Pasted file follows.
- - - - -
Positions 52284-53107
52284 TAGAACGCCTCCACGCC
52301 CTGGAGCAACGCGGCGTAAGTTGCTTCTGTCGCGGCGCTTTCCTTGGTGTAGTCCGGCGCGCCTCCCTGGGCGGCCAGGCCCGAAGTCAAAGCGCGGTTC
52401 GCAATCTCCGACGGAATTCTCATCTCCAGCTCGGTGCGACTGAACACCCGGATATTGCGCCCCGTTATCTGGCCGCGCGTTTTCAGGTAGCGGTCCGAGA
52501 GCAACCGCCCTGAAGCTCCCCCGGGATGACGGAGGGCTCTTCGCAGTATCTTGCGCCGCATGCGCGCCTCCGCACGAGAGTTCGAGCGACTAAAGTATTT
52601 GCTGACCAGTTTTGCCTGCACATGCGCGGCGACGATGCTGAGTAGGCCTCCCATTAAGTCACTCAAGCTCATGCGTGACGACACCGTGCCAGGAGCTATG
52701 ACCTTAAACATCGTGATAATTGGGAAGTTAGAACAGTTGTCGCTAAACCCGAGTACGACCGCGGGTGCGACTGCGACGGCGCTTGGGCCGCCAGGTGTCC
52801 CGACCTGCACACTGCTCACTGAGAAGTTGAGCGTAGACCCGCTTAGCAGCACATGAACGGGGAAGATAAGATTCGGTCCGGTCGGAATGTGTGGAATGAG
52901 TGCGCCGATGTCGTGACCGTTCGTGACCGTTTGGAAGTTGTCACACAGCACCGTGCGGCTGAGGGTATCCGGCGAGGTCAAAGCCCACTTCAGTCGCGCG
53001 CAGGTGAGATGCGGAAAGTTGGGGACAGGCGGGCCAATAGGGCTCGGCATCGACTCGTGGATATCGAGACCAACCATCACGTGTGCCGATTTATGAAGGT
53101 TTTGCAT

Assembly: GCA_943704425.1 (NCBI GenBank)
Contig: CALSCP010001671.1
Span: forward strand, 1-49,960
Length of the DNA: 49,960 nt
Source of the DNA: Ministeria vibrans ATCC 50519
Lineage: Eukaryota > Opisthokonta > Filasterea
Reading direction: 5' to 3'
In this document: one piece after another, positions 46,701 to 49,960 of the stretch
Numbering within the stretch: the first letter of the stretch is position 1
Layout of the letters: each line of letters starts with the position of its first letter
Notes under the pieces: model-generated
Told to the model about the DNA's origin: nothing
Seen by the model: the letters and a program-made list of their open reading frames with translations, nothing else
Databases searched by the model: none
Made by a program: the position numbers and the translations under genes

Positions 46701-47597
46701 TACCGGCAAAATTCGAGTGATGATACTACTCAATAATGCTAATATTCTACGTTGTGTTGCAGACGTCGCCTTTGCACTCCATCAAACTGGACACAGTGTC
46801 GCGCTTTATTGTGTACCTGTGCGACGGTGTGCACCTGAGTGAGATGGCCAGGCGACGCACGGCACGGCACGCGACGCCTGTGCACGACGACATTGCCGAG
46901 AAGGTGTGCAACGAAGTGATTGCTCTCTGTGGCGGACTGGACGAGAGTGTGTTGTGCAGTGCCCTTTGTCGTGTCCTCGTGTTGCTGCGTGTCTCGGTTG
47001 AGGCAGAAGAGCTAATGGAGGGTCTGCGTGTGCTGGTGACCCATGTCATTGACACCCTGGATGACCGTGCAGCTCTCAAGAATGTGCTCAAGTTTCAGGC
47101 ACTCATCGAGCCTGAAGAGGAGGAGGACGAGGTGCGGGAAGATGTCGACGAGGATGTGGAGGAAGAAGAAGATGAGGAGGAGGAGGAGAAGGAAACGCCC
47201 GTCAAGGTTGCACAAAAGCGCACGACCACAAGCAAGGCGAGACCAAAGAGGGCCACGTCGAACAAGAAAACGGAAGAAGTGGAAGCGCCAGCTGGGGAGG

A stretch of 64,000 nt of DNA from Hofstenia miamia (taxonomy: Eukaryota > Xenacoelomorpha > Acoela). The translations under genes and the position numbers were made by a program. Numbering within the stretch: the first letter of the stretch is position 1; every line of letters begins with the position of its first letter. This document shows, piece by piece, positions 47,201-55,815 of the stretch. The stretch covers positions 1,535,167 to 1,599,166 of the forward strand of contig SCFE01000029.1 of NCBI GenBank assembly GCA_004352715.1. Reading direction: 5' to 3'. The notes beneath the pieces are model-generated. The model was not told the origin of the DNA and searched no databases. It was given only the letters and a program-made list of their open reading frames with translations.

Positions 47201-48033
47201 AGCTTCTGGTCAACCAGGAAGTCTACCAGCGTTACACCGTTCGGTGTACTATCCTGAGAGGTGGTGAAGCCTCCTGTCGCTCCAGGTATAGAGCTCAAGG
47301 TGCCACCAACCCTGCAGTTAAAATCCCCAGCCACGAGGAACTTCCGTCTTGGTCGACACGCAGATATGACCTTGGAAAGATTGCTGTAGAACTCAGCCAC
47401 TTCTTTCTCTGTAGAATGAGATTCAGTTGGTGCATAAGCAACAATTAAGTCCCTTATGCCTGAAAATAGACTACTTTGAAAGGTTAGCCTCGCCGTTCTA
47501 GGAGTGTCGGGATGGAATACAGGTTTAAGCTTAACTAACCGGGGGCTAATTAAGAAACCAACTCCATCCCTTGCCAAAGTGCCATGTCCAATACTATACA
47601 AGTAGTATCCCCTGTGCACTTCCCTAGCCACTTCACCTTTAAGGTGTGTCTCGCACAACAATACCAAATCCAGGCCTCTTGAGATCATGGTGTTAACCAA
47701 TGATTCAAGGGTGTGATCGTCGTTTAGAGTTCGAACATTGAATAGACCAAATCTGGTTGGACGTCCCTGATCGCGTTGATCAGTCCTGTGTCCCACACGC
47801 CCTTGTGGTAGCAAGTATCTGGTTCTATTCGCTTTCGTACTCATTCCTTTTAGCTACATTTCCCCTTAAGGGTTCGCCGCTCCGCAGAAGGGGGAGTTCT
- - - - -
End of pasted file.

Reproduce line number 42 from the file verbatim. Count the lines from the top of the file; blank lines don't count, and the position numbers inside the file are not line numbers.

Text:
47801 CCTTGTGGTAGCAAGTATCTGGTTCTATTCGCTTTCGTACTCATTCCTTTTAGCTACATTTCCCCTTAAGGGTTCGCCGCTCCGCAGAAGGGGGAGTTCT